Serger Brin, co-founder of Internet search giant Google
, has an important message of educators looking for ways to boost the educational system for students: put more computers in schools.
Brin, a high school dropout who also serves as Google’s (News
) president of technology, spoke this week at a conference on Google's campus about advantages of supporting schools with the latest in digital technology, according to a Los Angeles Times report
“It's important for students to be put in touch with real-world problems," Brin said. "The curriculum should include computer science. Mathematics should include statistics. The curriculums should really adjust."
According to the LA Times, Brin advocated uploading textbooks on computers to allow easier access and to have high school students write Wikipedia articles and teach technology to senior citizens and middle school students. With the teaching, students will learn, he said.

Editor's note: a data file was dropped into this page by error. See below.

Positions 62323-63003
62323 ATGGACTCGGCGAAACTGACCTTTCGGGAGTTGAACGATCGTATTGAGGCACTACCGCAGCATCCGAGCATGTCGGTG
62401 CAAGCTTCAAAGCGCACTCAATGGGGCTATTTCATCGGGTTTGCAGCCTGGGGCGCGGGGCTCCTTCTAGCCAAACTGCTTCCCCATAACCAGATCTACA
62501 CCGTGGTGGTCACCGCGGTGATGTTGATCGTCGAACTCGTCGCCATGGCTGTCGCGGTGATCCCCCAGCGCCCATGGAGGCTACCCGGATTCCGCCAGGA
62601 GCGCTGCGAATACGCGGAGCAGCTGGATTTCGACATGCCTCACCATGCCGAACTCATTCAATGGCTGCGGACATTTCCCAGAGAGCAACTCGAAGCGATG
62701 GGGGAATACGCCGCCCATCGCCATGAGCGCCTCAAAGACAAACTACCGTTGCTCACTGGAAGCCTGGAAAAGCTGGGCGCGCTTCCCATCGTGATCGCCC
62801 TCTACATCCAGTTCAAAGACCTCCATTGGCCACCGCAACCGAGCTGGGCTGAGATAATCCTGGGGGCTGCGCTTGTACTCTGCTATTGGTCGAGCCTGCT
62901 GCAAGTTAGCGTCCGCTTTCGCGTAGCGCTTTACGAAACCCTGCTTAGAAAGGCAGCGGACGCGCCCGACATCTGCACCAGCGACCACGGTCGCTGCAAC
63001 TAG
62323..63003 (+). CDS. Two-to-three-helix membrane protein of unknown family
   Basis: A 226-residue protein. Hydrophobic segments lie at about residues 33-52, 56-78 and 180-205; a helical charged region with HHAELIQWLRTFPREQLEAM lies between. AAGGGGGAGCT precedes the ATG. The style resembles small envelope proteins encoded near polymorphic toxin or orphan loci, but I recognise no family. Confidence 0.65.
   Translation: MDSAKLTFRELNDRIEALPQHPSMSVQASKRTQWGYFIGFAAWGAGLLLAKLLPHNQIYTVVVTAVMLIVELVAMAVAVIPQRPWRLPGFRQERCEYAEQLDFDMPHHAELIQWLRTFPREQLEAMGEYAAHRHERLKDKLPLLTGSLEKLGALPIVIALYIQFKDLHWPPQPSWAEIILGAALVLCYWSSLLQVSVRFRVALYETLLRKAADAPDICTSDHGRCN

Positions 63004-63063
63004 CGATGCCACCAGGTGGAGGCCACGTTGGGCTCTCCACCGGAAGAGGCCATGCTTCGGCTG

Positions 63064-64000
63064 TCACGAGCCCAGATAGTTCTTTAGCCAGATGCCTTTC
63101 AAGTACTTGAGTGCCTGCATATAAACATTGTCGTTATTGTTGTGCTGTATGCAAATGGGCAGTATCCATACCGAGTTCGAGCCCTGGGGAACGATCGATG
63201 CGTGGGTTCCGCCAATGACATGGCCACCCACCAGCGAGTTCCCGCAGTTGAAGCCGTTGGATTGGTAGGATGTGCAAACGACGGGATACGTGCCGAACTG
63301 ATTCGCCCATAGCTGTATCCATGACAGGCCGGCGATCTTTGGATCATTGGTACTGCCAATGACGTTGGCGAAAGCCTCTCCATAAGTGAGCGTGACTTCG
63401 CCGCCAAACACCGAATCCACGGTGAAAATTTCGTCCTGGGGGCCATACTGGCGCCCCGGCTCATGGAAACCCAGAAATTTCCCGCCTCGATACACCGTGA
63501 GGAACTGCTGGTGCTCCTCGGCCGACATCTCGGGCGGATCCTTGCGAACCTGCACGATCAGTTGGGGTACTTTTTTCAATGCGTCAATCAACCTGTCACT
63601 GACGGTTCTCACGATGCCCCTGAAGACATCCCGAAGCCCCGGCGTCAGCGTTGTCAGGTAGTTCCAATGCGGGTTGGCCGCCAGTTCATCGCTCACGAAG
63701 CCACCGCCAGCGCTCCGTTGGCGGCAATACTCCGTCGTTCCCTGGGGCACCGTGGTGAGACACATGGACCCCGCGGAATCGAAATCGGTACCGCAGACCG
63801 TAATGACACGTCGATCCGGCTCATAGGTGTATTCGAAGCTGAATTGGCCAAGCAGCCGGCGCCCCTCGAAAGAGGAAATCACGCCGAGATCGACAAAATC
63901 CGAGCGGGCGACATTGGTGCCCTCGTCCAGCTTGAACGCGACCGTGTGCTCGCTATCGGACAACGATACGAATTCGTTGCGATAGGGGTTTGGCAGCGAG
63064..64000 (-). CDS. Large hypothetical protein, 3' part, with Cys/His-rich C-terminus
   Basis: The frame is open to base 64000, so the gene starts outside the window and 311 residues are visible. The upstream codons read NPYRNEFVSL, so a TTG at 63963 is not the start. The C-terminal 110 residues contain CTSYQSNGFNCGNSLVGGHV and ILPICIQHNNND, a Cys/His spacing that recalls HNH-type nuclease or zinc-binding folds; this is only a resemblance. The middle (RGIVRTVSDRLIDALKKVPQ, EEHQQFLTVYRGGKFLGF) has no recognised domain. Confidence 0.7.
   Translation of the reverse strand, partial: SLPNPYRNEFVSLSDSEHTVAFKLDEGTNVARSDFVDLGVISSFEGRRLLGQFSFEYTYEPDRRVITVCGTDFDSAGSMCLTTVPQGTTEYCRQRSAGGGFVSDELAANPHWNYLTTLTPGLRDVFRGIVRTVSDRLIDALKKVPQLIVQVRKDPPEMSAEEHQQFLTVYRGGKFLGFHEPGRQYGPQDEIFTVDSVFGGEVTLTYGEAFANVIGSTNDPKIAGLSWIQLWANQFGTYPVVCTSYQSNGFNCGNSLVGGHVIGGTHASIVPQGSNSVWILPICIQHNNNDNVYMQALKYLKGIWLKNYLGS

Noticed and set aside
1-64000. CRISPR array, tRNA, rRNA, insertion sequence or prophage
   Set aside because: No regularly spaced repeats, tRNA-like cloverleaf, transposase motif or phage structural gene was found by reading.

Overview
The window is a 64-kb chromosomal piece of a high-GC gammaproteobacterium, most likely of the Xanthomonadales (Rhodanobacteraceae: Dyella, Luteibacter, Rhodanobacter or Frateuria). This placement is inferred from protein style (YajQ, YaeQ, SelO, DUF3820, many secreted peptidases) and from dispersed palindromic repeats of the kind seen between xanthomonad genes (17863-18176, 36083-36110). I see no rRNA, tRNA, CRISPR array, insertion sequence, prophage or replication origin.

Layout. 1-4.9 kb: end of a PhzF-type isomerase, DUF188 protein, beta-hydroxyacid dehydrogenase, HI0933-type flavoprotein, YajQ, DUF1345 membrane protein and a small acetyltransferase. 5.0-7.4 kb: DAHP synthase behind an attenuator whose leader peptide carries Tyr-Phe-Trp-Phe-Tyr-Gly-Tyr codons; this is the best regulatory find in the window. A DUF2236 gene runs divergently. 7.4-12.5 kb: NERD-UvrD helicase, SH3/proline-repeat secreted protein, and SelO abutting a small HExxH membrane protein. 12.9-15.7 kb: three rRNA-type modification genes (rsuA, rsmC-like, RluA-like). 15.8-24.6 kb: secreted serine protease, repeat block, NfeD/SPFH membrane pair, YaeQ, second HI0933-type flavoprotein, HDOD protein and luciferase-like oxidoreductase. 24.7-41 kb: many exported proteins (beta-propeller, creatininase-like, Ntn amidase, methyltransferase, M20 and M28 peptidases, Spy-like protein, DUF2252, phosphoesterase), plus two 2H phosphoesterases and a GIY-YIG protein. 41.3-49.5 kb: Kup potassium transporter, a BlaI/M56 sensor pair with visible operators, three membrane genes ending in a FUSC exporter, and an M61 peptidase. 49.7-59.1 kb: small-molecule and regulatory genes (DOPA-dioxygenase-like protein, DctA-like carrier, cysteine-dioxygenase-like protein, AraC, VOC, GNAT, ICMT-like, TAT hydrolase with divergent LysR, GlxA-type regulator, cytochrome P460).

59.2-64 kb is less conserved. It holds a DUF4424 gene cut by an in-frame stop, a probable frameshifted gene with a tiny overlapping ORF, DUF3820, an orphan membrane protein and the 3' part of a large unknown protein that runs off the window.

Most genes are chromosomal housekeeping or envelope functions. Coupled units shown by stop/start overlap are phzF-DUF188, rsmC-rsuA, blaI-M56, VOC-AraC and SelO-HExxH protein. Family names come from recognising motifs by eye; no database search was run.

During the conference, Brin predicted that computers would become cheaper, and broadband access would become more ubiquitous. Those two elements would continue to make computers a strong part of education, he said.
Google is ramping up its interest in education. For the last three years, the company has given schools a premium version of its Google Apps, which help schools run their business and gives teachers e-mail access and other tools corporations usual pay for, the LA Times said. The donation helps Google reinforce its brand message as well as spread the notion of “universal access” to information, the report said.
"The kids who are in school are our future business leaders," said Cristin Frodella, product marketing manager for the Google Apps, Education Edition
. "If they like Google Apps now, they'll ask for it by name. There is a value there."
Amy Tierney is a Web editor for TMCnet, covering business communications Her areas of focus include conferencing, SIP, Fax over IP, unified communications and telepresence. Amy also writes about education and healthcare technology, overseeing production of e-Newsletters on those topics as well as communications solutions and UC. To read more of Amy's articles, please visit her columnist page.
Edited by Amy Tierney